Pistons’ Trent Salo: Return to Play should be Principle-Based, Athlete-Based, Criteria-Based and Objective

Detroit Pistons Director of Sport Performance Trent Salo delivered a session entitled, “Return to Play Considerations in the NBA” during the 4th Annual Injury Prevention Summit, held online this year as a partnership between Steadman Philippon Research Institute (SPRI) and the United States Olympic & Paralympic Committee (USOPC).

Salo has studied Return to Play (RTP) carefully, calling upon his experiences dealing with a serious leg injury as a basketball player at Calvin College, his training as a physical therapist and his time as a strength coach at the college level. Salo delivered three primary takeaways:
  • RTP is a complex process, particularly in professional sports, but the decision essentially comes down to risk assessment vs. risk tolerance. Step one is determining what the tissue can handle. Step two focuses on what the activity demands. Step three assesses the risk tolerance against a number of contextual factors, such as time of year, pressure to win and at times in professional sports, financial considerations related to performance bonuses.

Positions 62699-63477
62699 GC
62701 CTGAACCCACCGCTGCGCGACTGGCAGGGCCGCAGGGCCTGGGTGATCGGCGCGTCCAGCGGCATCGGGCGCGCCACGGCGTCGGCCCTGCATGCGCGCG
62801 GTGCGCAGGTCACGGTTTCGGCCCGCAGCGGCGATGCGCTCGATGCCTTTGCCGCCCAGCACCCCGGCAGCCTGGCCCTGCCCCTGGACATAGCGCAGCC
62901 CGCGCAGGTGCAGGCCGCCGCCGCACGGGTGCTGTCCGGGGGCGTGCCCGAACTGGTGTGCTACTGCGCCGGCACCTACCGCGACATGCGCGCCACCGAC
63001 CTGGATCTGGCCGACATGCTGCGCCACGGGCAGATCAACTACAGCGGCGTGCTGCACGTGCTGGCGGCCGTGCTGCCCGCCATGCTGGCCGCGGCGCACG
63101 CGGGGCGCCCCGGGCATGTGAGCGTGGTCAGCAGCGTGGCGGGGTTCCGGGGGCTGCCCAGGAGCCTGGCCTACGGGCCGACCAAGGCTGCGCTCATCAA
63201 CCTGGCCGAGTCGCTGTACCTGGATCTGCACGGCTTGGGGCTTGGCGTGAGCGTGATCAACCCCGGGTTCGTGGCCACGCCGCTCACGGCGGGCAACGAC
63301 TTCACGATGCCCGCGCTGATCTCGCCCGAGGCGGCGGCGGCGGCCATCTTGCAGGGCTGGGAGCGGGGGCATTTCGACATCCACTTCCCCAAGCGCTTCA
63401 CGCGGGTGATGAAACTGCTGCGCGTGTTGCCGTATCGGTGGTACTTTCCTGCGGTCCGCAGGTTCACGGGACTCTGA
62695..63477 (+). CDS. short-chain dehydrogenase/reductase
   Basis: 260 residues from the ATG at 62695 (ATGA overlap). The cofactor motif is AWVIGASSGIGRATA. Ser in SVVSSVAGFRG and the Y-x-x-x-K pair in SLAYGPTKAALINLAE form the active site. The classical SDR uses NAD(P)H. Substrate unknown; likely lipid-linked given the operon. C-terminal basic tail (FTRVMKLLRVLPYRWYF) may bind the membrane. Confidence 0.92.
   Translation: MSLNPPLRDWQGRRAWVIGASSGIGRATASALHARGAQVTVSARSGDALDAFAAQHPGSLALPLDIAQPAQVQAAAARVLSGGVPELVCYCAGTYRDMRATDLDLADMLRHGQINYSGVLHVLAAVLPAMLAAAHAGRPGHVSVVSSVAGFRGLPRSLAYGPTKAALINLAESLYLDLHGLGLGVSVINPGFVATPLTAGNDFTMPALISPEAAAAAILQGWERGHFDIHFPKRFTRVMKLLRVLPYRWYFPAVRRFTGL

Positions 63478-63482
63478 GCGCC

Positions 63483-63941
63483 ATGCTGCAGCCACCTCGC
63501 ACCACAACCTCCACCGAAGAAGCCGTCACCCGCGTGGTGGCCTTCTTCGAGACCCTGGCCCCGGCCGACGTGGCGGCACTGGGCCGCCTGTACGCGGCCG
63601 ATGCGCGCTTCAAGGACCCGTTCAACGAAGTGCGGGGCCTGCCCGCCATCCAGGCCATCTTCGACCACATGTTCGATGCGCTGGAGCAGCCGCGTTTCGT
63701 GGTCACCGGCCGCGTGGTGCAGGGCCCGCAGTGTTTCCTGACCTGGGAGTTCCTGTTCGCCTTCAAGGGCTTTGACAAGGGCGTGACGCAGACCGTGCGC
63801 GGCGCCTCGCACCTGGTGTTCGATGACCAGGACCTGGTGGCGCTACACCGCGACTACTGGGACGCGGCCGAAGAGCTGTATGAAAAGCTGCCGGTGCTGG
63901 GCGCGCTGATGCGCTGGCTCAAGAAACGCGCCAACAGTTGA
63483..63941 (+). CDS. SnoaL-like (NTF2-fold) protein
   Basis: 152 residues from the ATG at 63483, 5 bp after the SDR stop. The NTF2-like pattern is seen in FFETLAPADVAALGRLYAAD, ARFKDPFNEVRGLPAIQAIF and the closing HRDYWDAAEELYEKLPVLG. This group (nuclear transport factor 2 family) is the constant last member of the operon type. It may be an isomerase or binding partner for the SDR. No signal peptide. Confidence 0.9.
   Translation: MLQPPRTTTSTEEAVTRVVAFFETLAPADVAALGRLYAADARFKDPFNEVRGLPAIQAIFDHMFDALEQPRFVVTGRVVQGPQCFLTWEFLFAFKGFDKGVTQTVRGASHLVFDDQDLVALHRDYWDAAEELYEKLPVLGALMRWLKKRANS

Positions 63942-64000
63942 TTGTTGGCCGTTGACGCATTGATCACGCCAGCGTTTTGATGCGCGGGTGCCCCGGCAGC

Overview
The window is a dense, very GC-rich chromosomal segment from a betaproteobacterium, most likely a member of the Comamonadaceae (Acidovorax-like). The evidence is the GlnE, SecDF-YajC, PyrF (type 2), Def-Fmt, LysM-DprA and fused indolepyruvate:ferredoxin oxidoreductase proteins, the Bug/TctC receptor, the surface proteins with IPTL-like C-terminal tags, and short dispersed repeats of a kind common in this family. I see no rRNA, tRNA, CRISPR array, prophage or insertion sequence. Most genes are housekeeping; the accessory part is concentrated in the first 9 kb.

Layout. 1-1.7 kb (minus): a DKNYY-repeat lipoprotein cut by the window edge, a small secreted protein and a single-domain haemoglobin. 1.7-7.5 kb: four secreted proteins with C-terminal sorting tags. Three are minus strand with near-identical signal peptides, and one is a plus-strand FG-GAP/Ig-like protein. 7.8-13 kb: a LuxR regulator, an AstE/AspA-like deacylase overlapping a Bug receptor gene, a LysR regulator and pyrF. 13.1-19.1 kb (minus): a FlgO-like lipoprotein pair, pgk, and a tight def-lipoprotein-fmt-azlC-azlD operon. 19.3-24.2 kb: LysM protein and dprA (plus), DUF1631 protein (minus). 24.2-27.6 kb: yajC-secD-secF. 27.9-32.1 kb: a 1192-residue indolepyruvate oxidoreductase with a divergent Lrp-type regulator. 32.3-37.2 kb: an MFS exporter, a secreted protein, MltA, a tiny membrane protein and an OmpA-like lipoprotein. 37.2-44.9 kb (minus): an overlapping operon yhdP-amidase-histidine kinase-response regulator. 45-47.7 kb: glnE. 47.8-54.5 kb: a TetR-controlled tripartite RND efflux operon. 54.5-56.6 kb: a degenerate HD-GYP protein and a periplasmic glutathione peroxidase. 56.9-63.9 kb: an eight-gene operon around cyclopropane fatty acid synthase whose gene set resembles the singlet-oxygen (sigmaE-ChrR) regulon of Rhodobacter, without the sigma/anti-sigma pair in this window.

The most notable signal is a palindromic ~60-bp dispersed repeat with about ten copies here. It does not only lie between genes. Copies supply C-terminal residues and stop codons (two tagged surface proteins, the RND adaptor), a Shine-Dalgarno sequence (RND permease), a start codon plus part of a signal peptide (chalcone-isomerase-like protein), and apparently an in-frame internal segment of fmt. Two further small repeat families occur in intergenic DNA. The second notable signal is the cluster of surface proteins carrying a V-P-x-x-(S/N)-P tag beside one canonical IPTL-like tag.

• RTP requires shared decision making between the athlete, health care providers and coach, with each often bringing a unique point of view. This is a departure from the traditional model of the team physician as gatekeeper and decision maker. “As health care providers, our main contribution should be objective as we evaluate health status,” Salo said. “We make the athlete and coach aware that reasonable options exist, what those options are and guide them to making the best decision. That’s what shared decision making is all about.”
     
  • RTP requires a formal structure and process. Health care providers move the athlete through three stages: return to participation (practice), return to play, and return to performance.   

Salo concluded with some important principles he embraces in his work with Pistons players.
“We look at our athletes as people first, athletes second. We focus on what they can do when they are injured, not what they can’t do. The return to play process is…principle-based, criteria-based, athlete-centered and objective. We’re trying to bring as much objective data to the decision as possible.”

Share this Post:

Support Promising Research Projects Donate Now